Top 5 most important product recalls in US history

Product recalls are a common feature of the American landscape. That's a good thing, because it means companies are being careful and taking responsibility to fix problems when they need to. And while a new recall seems to crop up nearly every day, some stand out for their sheer size or industry significance. Here is a countdown of five of the most important product recalls ever, in industries ranging from automobiles to peanut butter. Can you guess which recall had the greatest lasting impact?

5. Sunland Peanut Butter and nut products

Richard Pipes/Albuquerque Journal/AP/File
This 2005 file photo shows the peanut butter production line at Sunland Inc's peanut plant in Portales, N.M. The FDA shutdown of Sunland's nut processing plant marked the first time the FDA used its authority to close a food handling facility since it was granted that power by the Food Safety Modernization Act in 2010.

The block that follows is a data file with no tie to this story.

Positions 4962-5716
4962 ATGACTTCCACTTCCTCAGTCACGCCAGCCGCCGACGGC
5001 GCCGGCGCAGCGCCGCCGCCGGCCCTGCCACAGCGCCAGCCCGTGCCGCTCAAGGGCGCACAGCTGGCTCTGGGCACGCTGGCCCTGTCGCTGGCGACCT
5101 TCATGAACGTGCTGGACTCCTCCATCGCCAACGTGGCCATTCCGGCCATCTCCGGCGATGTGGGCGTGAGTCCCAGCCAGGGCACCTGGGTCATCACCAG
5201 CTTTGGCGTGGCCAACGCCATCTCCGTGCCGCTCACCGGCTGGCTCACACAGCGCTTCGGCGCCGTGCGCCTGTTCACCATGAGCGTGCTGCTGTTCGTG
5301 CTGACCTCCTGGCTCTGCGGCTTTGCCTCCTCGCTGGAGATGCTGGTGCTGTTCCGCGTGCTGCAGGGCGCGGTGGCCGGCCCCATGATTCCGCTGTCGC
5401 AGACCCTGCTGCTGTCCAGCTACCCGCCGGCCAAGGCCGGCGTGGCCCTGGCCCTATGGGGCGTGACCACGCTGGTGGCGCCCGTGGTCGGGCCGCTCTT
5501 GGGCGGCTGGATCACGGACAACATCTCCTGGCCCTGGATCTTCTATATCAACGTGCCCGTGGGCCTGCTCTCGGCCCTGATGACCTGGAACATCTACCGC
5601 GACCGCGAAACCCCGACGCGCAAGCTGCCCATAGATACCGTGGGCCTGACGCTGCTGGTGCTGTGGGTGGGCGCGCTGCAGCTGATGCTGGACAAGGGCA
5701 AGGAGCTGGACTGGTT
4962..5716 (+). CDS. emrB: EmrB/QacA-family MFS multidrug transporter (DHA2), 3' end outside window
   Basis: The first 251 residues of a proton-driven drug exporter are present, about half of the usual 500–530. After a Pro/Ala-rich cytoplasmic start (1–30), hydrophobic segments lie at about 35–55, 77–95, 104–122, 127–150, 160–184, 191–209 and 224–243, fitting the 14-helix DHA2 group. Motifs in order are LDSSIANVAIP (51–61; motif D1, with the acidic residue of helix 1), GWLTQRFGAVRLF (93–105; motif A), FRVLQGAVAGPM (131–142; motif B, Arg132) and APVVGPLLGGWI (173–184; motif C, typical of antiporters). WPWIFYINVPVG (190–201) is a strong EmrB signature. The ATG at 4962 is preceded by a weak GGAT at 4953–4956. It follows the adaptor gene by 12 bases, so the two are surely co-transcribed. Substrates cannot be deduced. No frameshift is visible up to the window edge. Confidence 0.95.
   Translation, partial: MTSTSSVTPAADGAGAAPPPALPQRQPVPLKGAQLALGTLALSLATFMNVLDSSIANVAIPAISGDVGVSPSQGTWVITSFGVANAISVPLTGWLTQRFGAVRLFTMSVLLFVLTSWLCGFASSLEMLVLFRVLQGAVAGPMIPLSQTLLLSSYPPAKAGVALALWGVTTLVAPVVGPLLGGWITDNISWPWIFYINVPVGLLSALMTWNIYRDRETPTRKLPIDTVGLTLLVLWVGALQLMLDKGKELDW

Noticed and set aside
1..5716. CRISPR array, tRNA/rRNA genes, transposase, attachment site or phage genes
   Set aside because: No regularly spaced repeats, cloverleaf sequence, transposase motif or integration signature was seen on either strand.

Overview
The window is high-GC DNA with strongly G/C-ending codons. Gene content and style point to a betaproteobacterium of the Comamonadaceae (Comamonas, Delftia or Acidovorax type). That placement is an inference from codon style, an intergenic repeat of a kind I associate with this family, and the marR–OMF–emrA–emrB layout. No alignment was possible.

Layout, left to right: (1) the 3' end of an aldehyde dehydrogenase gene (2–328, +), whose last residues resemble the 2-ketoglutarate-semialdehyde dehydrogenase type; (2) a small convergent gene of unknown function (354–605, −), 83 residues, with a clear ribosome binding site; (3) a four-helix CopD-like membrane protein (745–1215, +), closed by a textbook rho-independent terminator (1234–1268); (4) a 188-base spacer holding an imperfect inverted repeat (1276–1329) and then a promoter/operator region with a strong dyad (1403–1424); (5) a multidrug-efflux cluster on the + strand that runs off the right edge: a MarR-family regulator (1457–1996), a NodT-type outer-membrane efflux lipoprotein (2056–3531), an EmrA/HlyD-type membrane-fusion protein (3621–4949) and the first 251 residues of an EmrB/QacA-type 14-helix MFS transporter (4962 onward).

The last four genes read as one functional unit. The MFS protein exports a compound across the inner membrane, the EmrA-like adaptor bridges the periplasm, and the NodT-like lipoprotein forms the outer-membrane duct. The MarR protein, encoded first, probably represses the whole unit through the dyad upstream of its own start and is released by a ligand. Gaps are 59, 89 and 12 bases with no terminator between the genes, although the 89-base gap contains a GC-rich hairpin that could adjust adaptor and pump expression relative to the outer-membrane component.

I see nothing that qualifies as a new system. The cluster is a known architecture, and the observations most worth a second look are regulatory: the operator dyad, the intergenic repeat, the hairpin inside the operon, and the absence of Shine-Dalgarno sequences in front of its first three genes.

Date: Sept.-Nov. 2012

Why it’s important: The Sunland peanut butter recall wasn’t’ the biggest food recall ever – it wasn’t even the biggest peanut butter recall. But the Sunland incident, which finally wrapped up in November 2012, marked the first time the Food and Drug Administration used its new authority to shut down a facility in the name of public safety.

It started back in September, when the FDA issued a limited recall of Trader Joe’s Valencia salted peanut butter. The batch had been linked to a growing outbreak of salmonella in several US states.

Over the next few months, the outbreak spread, and the recall expanded to over 200 peanut and nut-based products manufactured in the Sunland nut processing facility in Portales, N.M. After an investigation revealed multiple safety concerns, the FDA shut down the plant.

The reason it could do so? The Food Safety Modernization Act, which was signed into law by President Obama in January 2010. The law beefed up federal food safety regulations, requiring food handlers and distributors to register with the FDA and keep detailed safety records. It also gave the agency the ability to suspend registrations and shut down a facility without going to court. It exercised that power for the first time nearly two years later.

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